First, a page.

It takes a special kind of skunk to ruin a widow's day, but apparently they grow that species over at the Equal Employment Opportunity Commission.

The widow is Edith Marget of Northwest, who opened the mailbox the other day to discover a tan envelope from the EEOC.

It was marked "Official Business." The address was printed in block capitals, by someone using a blue ballpoint pen. The addressee was Arthur W. Marget, Edith's husband-- which was a shocker, since he has been dead for nearly 20 years.

Inside? A chain letter. The same ridiculous one that has been doing the rounds in Washington for years.

Only the names in the letter ever seem to change. But that's apparently just for variety. The heavy-handed message is always the same.

"Joe Elliott received $40,000 and then lost it because he broke the chain while in the Philippines," the Marget letter "reports."

"Gene Welch lost his life six days after he received the letter. He failed to circulate the prayer. However, before his death, he received $723,000."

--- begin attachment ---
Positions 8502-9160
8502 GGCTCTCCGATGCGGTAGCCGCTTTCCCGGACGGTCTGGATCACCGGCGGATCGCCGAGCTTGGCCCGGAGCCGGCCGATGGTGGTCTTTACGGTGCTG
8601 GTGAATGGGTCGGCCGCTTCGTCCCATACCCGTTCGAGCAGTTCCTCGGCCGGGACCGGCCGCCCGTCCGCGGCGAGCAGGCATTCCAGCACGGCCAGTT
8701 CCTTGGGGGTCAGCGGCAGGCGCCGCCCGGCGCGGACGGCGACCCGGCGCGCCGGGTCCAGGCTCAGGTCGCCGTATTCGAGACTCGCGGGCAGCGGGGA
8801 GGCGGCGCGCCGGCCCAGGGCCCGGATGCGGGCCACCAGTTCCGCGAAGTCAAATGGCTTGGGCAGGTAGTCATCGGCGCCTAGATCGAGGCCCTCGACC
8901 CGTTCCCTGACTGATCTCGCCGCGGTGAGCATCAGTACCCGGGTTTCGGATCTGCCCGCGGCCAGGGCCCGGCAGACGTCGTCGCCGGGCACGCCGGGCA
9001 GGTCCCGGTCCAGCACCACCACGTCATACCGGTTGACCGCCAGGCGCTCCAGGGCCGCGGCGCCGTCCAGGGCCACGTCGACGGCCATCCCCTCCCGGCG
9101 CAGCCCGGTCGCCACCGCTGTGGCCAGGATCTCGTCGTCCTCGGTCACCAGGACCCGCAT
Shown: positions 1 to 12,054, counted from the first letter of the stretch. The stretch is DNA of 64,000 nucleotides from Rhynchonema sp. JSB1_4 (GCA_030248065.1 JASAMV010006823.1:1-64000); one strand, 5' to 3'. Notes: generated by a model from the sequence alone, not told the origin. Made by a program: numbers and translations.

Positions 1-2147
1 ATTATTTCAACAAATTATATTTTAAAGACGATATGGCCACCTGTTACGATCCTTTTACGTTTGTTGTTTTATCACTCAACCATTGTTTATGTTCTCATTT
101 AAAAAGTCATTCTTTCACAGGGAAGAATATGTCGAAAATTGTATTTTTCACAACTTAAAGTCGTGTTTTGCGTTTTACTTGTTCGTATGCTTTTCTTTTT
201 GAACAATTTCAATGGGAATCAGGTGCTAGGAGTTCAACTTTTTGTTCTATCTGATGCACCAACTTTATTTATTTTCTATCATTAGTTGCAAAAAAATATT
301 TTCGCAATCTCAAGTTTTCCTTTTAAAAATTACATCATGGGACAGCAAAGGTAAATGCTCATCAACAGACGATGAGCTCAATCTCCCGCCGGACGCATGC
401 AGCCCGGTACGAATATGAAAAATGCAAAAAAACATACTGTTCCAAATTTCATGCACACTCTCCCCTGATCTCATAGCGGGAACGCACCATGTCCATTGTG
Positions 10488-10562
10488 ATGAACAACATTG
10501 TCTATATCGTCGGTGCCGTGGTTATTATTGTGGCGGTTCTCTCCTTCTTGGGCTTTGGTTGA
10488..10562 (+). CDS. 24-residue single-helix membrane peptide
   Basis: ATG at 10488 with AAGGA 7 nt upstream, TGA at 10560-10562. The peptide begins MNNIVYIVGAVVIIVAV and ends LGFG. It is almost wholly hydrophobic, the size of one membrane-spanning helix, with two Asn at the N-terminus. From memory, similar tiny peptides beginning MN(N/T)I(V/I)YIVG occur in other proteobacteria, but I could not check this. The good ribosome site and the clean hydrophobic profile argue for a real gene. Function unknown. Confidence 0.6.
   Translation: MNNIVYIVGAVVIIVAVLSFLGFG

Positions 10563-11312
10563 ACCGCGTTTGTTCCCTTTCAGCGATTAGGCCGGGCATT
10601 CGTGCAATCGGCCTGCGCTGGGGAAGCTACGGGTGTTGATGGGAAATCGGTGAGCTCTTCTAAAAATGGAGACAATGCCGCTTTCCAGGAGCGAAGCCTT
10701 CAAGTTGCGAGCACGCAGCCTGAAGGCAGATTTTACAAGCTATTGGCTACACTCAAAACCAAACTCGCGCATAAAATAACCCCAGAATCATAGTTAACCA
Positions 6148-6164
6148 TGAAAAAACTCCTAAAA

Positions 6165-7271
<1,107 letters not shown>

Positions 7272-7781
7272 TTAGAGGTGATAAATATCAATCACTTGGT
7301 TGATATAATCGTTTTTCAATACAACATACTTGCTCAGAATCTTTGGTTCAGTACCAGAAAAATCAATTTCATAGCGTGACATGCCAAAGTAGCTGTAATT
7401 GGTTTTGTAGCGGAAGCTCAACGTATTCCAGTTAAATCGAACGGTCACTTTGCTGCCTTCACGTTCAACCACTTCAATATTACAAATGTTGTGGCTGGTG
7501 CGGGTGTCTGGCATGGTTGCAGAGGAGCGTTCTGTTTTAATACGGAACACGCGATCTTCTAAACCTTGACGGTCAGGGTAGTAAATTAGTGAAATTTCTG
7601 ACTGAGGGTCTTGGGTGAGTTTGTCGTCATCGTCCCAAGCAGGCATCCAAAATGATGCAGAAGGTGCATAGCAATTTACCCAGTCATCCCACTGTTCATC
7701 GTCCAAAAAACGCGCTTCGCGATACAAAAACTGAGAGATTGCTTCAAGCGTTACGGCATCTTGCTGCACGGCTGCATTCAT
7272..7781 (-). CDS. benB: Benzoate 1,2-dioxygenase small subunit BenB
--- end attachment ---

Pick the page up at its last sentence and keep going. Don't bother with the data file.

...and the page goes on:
Wondering who Joe Elliott and Gene Welch are? Where they lived? How Welch died? How the two men came by those bucks? How the letter writer knew any of this?

Save your strength. You're too reasonable. Too reasonable, at least, for the alarmism and circumstantial "evidence" in this chain letter.

I've said it many times, but it bears repeating:

Chain letters are illegal, whether they solicit funds or not.

The one addressed to Edith's late husband doesn't solicit. But postal authorities say it's illegal anyway because its tone is frightening and threatening. It's illegal to use the mail for either purpose.

If you receive a letter like this, do one of two things. Crumple it up and practice your foul-shooting by aiming at the nearest trash can. Or mail it to me, and I'll do it for you. My foul-shooting can stand the help.

In the meantime, a special message to a certain EEOC employe:

Don't you have anything better to do than to scare widows, pal?